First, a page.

Less than two weeks after President Javier Milei took office in Argentina, his term is turning out to be as convulsive as promised. His economic policy is a textbook example of shock therapy, and includes massive cuts to social spending, a drastic currency devaluation — with the consequent depreciation of wages —, the reduction of subsidies on energy and transport, and price liberalization. This program was accompanied last week by the implementation of a new “security protocol” aimed at suppressing social protest and penalizing those who mobilize to reject government policies. In this context, a mass mobilization to Plaza de Mayo last Wednesday, followed by spontaneous pots and pans protests in front of Congress, was the first show of strength by those who vow to resist the onslaught.
An Unprecedented Attack on Workers’ Rights
The attack on workers began with the economic plan unveiled by Minister of Finance, Luis Caputo just a few days after Milei was sworn in. In line with the recommendations by the IMF, Caputo laid out a plan of zero fiscal deficit (Argentina has a current account deficit equivalent to 5 percent of the GDP) through a harsh reduction in public spending, the total suspension of public works projects, a reduction in subsidies to energy and transportation, and the freezing of all other items in the federal budget — or rather, a real reduction, since inflation will dilute its real value. At the same time, the government has devalued the national currency by 50 percent — one of the largest devaluations in the history of the country. Aided by the liberalization of prices, this sharp depreciation is poised to translate into price increases across the board. With workers’ bargaining power undermined due to high unemployment and poverty rates, and thanks to the relaxation of employment protections, wages will inevitably lag behind inflation, resulting in a reduction of income for the majority of the population.
A week after this economic plan was presented, the government announced an all-encompassing decree affecting issues as diverse as labor law, health care, foreign trade, land, and mining. It is difficult to grasp the breadth of these measures, but the general content is clear: it includes an attack on workers’ rights, the liberalization of the economy, the erosion of protections for tenants, the environment, and small businesses, and the strengthening of big firms through market deregulation and numerous incentives. Let us review some of the most relevant provisions (take a deep breath).
One of the key components of the decree is a labor reform that relaxes a number of regulations aimed at limiting informal employment. For instance, among other things, It abolishes fines and penalties for non-registered employment, it extends the probationary period for new employees from 3 to 8 months, and it restricts union meetings during work hours. The decree, perhaps most importantly, also severely restricts the right to strike, demanding the maintenance of 75 percent of operations in those sectors deemed “essential,” including health care, education, distribution of water, gas and electricity, air traffic, and communications. In addition, it demands that operations be maintained at 50 percent in a vast array of other sectors deemed “critical” (trascendentales), including transportation, food processing, logistics, mining, postal service, gastronomy, and more.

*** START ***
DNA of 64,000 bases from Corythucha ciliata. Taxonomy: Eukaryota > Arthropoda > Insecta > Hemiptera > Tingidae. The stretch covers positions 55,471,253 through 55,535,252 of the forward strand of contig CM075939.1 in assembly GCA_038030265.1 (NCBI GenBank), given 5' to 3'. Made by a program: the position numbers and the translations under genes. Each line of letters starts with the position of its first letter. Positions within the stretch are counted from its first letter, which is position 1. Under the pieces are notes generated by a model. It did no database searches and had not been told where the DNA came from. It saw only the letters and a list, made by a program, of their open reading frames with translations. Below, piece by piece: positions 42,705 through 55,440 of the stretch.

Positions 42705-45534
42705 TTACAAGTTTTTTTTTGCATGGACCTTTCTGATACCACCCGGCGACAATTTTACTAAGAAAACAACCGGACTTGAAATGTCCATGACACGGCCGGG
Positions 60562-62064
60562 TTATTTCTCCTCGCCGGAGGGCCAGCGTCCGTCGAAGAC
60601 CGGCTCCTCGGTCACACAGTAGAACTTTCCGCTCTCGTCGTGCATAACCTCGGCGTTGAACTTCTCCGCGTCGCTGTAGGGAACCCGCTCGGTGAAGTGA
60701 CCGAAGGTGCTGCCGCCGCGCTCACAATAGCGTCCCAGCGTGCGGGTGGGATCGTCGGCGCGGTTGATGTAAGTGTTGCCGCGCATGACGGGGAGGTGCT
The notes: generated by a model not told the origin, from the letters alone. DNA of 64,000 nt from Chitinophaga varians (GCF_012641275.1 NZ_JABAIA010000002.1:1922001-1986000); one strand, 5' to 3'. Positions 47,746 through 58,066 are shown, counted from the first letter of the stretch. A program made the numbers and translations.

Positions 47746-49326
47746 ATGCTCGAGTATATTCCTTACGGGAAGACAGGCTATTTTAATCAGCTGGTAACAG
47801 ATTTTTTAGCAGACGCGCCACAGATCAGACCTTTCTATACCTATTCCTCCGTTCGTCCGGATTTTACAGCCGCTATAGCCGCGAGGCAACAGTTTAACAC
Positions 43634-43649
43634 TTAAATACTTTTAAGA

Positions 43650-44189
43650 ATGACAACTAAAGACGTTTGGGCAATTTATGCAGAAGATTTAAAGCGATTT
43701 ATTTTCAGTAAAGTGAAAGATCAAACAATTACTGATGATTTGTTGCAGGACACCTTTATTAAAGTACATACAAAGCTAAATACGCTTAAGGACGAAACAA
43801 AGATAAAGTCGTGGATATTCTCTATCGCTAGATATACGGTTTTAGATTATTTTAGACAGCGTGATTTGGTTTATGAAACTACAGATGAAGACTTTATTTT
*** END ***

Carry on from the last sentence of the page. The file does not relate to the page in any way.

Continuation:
The right to strike would be further undermined by a provision that gives employers the ability to fire anyone who occupies the workplace, or blocks the entrance (as is common during a picket line), or even causes any material losses to the company. Lastly, two important funding sources for unions are targeted by the decree. One is agency fees. Under current labor laws, all employees in a unionized shop have their union dues automatically deducted from their paycheck. The decree will require employees to give their consent for such deductions. This alone will likely undercut unions’ funding by an important percentage. The other one is the union-managed health insurance (the so-called “obra social”). This is a form of social health insurance that benefits all formal workers and their families. Since the 1960s, the payroll contributions for this insurance have been managed by the union representing workers in the sector where the worker develops their activity. The executive order allows private health insurance companies to compete with unions for these funds.
Another measure that will immediately affect working-class peoples’ lives is the elimination of the rent law, a legislation enacted initially in 2020 and recently reformed, which regulates (although tepidly) rental leases. It imposed a minimum duration of three years for any property rental, and set caps to rent increases. The proposal eliminates both duration and rental increase limits, and it even allows landlords to require payments in U. S. dollars.
All price controls and regulations are also being eliminated. A major player that was demanding price controls to be lifted is health insurance companies, which, just one day after the decree was published, announced premium hikes of 40 percent. The presidential decree also changes the legal status of all state companies allowing for their privatization down the road. It lifts all restrictions to the purchase of land by foreigners, and it opens the market for satellite internet “to allow companies like Starlink to provide their services” said Milei, in an explicit wink to Elon Musk during his announcement.
From Anti-Establishment Candidate to Sharing Power With the Establishment